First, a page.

I. - If we throw a stone into the water, a wave will be produced that will extend in a circle. The size of this wave and the velocity with which it extends depend upon the size of the stone, that is to say, upon the intensity of the mechanical action that created it. The extent and depth of the water are likewise factors.
If we cause a cord to vibrate in the water, we shall obtain a succession of waves, the velocity and size of which will be derived from the cord's size and the intensity of its action. These waves, which are visible upon the surface, constitute what I shall call mechanical waves. But there will be created at the same time other waves, whose velocity of propagation will be much greater than that of the mechanical ones, and apparently independent of mechanical intensity. These are acoustic waves. Finally, there will doubtless be created optical waves, whose velocity will exceed that of the acoustic ones. That is to say, if a person fell into water from a great height, and all his senses were sufficiently acute, he would first perceive a luminous sensation when the first optical wave reached him, then he would perceive the sound produced, and later still he would feel, through a slight tremor, the mechanical wave.6
Under the action of the same mechanical energy there form, then, in a mass of fluid, waves that vary in nature, intensity, and velocity of propagation; and although but three modes appreciable to our senses have been cited, it does not follow that these are the only ones possible.
We may remark, again, that if we produce a single wave upon water, it will be propagated in a uniform motion, and will form in front of it successive waves whose velocity of propagation is accelerated.
This may explain why sounds perceived at great distances are briefer than at small ones. A detonation that gives a quick dead sound at a few yards is of much longer duration, and softer at a great distance.
The laws that govern the system of wave propagation are, then, very complex.
II. - If an obstacle be in the way of the waves, there will occur in each of them an alteration, a break, which it will carry along with it to a greater or less distance. This succession of alterations forms a trace behind the obstacle, and in opposition to the line of the centers. Finally, if the obstacle itself emits waves in space that are of less intensity then those which meet it, these little waves will extend in the wake of the large ones, and will form a trace of parabolic form situated upon the line of the centers.
Let us admit, then, that the sun, through the peculiar energy that develops upon its surface or in its atmosphere, engenders in ethereal space successive waves of varying nature and intensity, as has been said above, and let us admit that its mechanical waves are traversed obliquely (Fig. 1) by any spherical body - by a comet, for example; then, under the excitation of the waves that it is traversing, and through its velocity, the comet will itself enter into action, and produce mechanical waves in its turn. As the trace produced in the solar waves consists of an agitation of the ether on such trace, it will become apparent, if we admit that every luminous effect is produced by an excitation - a setting of the ether in vibration. The mechanical waves engender of themselves, then, an emission of optical waves that render perceptible the alteration which they create in each other.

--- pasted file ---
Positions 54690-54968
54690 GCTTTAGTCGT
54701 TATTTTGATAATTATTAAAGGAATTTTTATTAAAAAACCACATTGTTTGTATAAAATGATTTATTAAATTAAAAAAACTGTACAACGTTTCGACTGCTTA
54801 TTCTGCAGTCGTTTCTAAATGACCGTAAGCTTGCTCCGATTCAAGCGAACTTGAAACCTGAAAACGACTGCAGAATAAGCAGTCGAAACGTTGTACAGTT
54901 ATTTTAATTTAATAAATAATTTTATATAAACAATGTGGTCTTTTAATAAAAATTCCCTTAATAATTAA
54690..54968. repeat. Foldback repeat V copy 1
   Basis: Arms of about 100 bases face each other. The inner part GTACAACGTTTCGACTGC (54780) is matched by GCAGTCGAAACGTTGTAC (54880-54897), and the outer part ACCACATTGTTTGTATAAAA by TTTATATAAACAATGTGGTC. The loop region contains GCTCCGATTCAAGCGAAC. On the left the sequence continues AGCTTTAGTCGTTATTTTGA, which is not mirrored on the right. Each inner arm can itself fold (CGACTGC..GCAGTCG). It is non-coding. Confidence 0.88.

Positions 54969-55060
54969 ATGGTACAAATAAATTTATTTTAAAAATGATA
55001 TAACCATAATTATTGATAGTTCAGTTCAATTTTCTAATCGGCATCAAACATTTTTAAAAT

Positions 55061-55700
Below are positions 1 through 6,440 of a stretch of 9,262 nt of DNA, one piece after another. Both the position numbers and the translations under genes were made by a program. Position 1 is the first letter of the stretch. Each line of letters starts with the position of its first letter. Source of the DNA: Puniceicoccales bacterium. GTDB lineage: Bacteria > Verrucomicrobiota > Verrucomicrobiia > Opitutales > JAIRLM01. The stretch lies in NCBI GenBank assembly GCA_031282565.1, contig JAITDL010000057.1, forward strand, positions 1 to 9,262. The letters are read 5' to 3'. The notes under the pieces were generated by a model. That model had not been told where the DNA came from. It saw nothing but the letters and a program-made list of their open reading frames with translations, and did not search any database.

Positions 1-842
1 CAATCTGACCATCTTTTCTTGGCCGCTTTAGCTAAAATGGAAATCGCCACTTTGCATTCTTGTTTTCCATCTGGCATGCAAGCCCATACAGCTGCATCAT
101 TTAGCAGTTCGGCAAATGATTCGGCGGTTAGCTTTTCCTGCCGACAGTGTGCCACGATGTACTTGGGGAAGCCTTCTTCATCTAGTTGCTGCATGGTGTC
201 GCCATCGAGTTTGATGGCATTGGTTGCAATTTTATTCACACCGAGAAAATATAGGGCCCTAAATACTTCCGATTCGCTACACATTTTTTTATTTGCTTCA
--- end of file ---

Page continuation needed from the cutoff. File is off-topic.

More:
Let a be the position of the comet. The altered wave, a, will carry along the mark of such alteration in the direction a b, while at the same time extending transversely the waves emitted by the comet. During this time the comet will advance to a', and the wave will be altered in its turn, and carry such alteration in the direction, a' b'.
The succession of all these alterations will be found, then, upon a curve a'' d' d, whose first elements, on coming from the comet, will be upon the resultant of the comet's velocity, and of the propagation of the solar waves. Consequently, the slower the motion of the comet, with respect to the velocity of the solar waves, the closer will such resultant approach the line of centers, and the more rectilinear will appear the trace or tail of the comet.
IV. - If the comet have satellites, we shall see, according to the relative position of these, several tails appear, and these will seem to form at different epochs. If c and s be the positions of a comet and a satellite, it will be seen that if, while the comet is proceeding to c', the satellite, through its revolution around it, goes to s', the traces formed at c and s will be extended to d and d', and that we shall have two tails, c' d and s' d', which will be separated at d and d' and seem to be confounded toward c' s'.